Cryptologic Technicians perform a variety of duties worldwide, at numerous overseas and stateside shore commands, aboard surface ships, aircraft and submarines, and with Naval Special Warfare – generally dividing time between assignments ashore and afloat. Duties could be performed in an office setting, lab-type setting, specialized maintenance shop, secure space or watch environment. Responsibilities may involve working closely with others or operating independently with little supervision.
As a CT, you may work independently or as part of small, coordinated teams – ultimately under the supervision of Information Warfare Officers (four-year degree required) or Cyber Warfare Engineering Officers (four-year degree required).
The specific working environment will vary depending upon specialization area within the field of cryptology. Contact a recruiter for details.
Training & Advancement
Upon completion of initial 7–9 week Recruit Training (known as Boot Camp), those pursuing a Cryptologic Technician role report to either Pensacola, Fla., or Monterey, Calif., to receive formal Navy schooling in their specialty area within the field of cryptology. This consists of technical “A” School and possibly advanced “C” School or “F” School.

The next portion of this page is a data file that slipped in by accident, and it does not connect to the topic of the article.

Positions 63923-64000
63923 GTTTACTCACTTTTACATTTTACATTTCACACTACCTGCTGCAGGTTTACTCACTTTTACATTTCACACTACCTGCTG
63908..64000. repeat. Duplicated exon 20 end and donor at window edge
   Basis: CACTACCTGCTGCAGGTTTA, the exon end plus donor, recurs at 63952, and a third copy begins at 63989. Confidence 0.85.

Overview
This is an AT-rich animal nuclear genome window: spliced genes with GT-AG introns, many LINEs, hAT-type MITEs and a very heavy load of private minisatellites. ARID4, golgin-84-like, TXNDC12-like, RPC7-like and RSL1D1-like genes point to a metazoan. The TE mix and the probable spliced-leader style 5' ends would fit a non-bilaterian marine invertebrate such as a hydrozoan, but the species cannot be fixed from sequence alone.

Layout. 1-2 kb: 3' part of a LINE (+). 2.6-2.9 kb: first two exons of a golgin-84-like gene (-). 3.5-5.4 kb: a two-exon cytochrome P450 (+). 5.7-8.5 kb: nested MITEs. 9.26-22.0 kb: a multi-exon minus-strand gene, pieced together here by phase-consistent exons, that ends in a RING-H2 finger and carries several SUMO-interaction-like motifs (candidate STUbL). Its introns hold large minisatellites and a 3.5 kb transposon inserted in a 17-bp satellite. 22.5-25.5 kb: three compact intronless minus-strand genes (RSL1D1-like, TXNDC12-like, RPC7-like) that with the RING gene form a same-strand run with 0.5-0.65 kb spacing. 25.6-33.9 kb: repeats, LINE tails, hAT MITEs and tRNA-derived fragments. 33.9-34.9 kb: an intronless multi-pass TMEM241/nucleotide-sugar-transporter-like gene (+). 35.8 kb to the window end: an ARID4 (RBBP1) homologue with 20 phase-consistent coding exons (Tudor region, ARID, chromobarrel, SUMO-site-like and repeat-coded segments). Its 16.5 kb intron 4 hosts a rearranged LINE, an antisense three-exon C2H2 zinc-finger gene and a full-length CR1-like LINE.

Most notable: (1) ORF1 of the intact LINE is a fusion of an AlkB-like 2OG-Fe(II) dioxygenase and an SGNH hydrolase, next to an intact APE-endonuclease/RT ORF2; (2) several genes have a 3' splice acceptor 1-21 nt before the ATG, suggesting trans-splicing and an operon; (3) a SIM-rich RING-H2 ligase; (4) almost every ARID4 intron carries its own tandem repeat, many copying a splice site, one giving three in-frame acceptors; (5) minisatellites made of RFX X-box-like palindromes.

CTI training – Class “A" School is broken into two phases. Phase One, depending on the language, is anywhere from 27 to 64 weeks in duration. Schooling takes place at the Defense Language Institute, Monterey, Calif. Phase Two, depending on the language, is 12 weeks long. Class “F” School is conducted at the Regional Center for Excellence.
CTT training – Class “A” School is approximately 17 weeks long. After “A” school, some CTTs will attend a Class “C” School that is approximately 26 weeks in duration. The schools are located in Pensacola, Fla.
CTN training – Class “A” School is 26 weeks long and located in Pensacola, Fla.
CTM training – Class “A” School is approximately 10 weeks in duration and located in Pensacola, Fla.
CTR training – Class “A” School is approximately 22 weeks long. The school is located in Pensacola, Fla.
In the course of service, specialized training received could lead to credentialing, certification, licensure and/or apprenticeship opportunities from a number of national boards and organizations. Promotion opportunities are regularly available but are competitive and based on performance.
To learn more about the specific training path for any of the focus areas within the field of cryptology, contact a recruiter for details.